Shin-Yokohama and Odawara stations in Kanagawa, on the Tokaido Shinkansen line provide an easy access to railway services that lead to Tokyo, and even other major cities such as Nagoya and Osaka. There are plenty of subways, railway, and monorail providers present in Yokohama to cater to the populous city.
Tourists are also privileged enough to transfer to and from Tokyo. The volume of tourists coming from Tokyo, going to Hakone and Kamakura is quite high. Hakone’s natural geo parks and scenic views, and Kamakura’s old world charm are popular tourist itineraries - either to observe the view of Lake Ashi or to go to museums or shrines in Kamakura. Luckily, it is quite easy for tourists to Google how to go from one place to another.
Under the Wave Off Kanagawa: One of Japan’s Most Popular Art
Kanagawa Prefecture happens to be part of perhaps the most iconic art in Japan: Under the Wave Off Kanagawa. Alternatively, this piece of art is also referenced to as “The Great Wave off Kanagawa”. It is created by woodblock artist, Hokusai, sometime in 1830’s. The exact year of creation, unfortunately, could not be identified. This woodblock print did not only serve as Hokusai’s greatest accomplishment, but it is also one of Japan’s most well-loved art print.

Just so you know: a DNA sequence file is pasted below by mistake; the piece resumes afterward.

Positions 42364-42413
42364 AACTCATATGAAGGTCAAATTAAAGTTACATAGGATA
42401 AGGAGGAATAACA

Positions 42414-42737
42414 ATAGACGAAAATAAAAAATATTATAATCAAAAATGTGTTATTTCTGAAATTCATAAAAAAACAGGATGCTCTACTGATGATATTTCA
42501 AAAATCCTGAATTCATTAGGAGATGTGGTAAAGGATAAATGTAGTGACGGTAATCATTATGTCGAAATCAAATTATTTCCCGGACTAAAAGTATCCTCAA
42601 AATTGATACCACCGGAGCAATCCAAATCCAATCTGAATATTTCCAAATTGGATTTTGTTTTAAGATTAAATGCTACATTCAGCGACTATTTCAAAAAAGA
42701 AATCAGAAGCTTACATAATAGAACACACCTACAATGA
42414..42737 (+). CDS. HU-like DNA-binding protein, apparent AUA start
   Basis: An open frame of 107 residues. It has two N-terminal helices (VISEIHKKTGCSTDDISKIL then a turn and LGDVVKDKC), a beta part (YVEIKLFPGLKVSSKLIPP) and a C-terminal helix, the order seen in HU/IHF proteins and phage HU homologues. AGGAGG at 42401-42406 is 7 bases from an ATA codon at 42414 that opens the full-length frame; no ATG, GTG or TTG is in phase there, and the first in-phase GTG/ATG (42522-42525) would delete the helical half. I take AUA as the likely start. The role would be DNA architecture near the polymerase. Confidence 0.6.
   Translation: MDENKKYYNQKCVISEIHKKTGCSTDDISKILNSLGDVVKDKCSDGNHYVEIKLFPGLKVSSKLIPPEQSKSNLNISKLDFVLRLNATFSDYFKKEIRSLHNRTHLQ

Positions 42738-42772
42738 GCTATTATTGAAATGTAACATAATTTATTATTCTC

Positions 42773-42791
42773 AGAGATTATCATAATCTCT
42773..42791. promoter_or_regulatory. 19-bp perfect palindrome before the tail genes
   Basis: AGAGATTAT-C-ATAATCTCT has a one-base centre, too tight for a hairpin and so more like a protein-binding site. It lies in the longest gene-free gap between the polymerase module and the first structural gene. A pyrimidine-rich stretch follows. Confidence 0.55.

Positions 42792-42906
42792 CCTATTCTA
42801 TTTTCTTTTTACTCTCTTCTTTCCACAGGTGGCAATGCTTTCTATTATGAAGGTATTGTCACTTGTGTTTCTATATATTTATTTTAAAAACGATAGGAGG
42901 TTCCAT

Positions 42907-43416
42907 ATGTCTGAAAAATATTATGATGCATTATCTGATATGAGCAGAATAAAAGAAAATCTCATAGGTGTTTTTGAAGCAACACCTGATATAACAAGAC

The technique used for the print is called “woodblock printing”, which in essence is similar to the Western style of woodblock printing. The primary difference between the eastern and the western techniques is the type of inks used. In Japan, artists use water-based inks—as opposed to western woodcut, which often uses oil-based inks. By using the Japanese inks, the prints are given more depth with the varying range of vibrancy, dimension, and transparency.
The print itself is part of a thirty-six print series done by Hokusai was titled “Thirty-Six Views of Mt Fuji”. It is an incredible collection inspired by thirty-six different perspectives. The artist created the prints of Mt. Fuji depicting not just how they would be seen from each angle, but each painting had its own story to tell. It was an interesting collection, and the most famous among the set happened to be one that featured Kanagawa Prefecture.
The most popular print from the series, The Great Wave off Kanagawa features three boats that are being attacked by large sea waves. In its backdrop, Mount Fuji can be seen clearly - this is a given fact, considering it is part of the Mt. Fuji print collection. Other art aficionados claim that the waves seen in the print depict a tsunami, however, far more people see the waves as simply part of a large ocean.
The underlying meaning behind the print itself is a source of discussion for many art historians. The waves have been interpreted as violent, and the edges are described to be “claw-like” while attacking the boats. A popular view of The Great Wave Off Kanagawa is that it represents the turbulent times that Hokusai has experienced, which is quite a lot as his life was filled with tragedy. Nevertheless, the print remained to be an iconic art piece in Japan, and since then have been reprinted in various paraphernalia.